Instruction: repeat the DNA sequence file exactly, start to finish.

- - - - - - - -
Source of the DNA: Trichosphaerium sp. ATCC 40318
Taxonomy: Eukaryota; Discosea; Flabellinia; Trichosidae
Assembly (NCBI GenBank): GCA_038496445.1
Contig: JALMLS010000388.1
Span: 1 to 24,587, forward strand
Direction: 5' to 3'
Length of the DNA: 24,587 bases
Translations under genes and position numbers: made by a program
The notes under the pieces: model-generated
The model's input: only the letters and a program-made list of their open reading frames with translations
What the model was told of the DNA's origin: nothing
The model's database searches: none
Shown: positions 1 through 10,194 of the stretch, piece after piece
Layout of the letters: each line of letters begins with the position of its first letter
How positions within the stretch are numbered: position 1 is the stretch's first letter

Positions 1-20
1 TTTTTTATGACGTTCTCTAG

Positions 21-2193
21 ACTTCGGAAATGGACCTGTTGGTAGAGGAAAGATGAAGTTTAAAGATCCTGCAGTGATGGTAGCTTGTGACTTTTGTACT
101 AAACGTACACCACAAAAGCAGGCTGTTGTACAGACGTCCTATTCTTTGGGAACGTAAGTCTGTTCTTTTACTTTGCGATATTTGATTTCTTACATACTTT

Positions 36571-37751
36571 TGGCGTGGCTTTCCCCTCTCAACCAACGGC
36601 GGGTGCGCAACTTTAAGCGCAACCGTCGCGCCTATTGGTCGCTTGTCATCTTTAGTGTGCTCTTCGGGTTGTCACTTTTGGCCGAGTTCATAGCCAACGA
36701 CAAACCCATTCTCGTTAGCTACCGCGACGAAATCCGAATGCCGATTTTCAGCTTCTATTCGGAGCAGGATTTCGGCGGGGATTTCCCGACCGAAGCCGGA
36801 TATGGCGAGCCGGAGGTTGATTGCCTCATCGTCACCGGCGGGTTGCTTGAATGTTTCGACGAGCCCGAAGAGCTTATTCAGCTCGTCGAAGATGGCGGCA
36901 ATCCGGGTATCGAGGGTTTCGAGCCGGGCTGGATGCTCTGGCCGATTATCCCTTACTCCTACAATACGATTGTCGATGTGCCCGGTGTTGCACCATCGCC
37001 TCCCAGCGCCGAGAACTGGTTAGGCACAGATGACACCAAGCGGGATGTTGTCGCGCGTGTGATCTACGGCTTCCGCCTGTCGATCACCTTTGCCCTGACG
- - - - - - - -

Source of the DNA: Trichosphaerium sp. ATCC 40318
Taxonomy: Eukaryota; Discosea; Flabellinia; Trichosidae
Assembly (NCBI GenBank): GCA_038496445.1
Contig: JALMLS010000388.1
Span: 1 to 24,587, forward strand
Direction: 5' to 3'
Length of the DNA: 24,587 bases
Translations under genes and position numbers: made by a program
The notes under the pieces: model-generated
The model's input: only the letters and a program-made list of their open reading frames with translations
What the model was told of the DNA's origin: nothing
The model's database searches: none
Shown: positions 1 through 10,194 of the stretch, piece after piece
Layout of the letters: each line of letters begins with the position of its first letter
How positions within the stretch are numbered: position 1 is the stretch's first letter

Positions 1-20
1 TTTTTTATGACGTTCTCTAG

Positions 21-2193
21 ACTTCGGAAATGGACCTGTTGGTAGAGGAAAGATGAAGTTTAAAGATCCTGCAGTGATGGTAGCTTGTGACTTTTGTACT
101 AAACGTACACCACAAAAGCAGGCTGTTGTACAGACGTCCTATTCTTTGGGAACGTAAGTCTGTTCTTTTACTTTGCGATATTTGATTTCTTACATACTTT

Positions 36571-37751
36571 TGGCGTGGCTTTCCCCTCTCAACCAACGGC
36601 GGGTGCGCAACTTTAAGCGCAACCGTCGCGCCTATTGGTCGCTTGTCATCTTTAGTGTGCTCTTCGGGTTGTCACTTTTGGCCGAGTTCATAGCCAACGA
36701 CAAACCCATTCTCGTTAGCTACCGCGACGAAATCCGAATGCCGATTTTCAGCTTCTATTCGGAGCAGGATTTCGGCGGGGATTTCCCGACCGAAGCCGGA
36801 TATGGCGAGCCGGAGGTTGATTGCCTCATCGTCACCGGCGGGTTGCTTGAATGTTTCGACGAGCCCGAAGAGCTTATTCAGCTCGTCGAAGATGGCGGCA
36901 ATCCGGGTATCGAGGGTTTCGAGCCGGGCTGGATGCTCTGGCCGATTATCCCTTACTCCTACAATACGATTGTCGATGTGCCCGGTGTTGCACCATCGCC
37001 TCCCAGCGCCGAGAACTGGTTAGGCACAGATGACACCAAGCGGGATGTTGTCGCGCGTGTGATCTACGGCTTCCGCCTGTCGATCACCTTTGCCCTGACG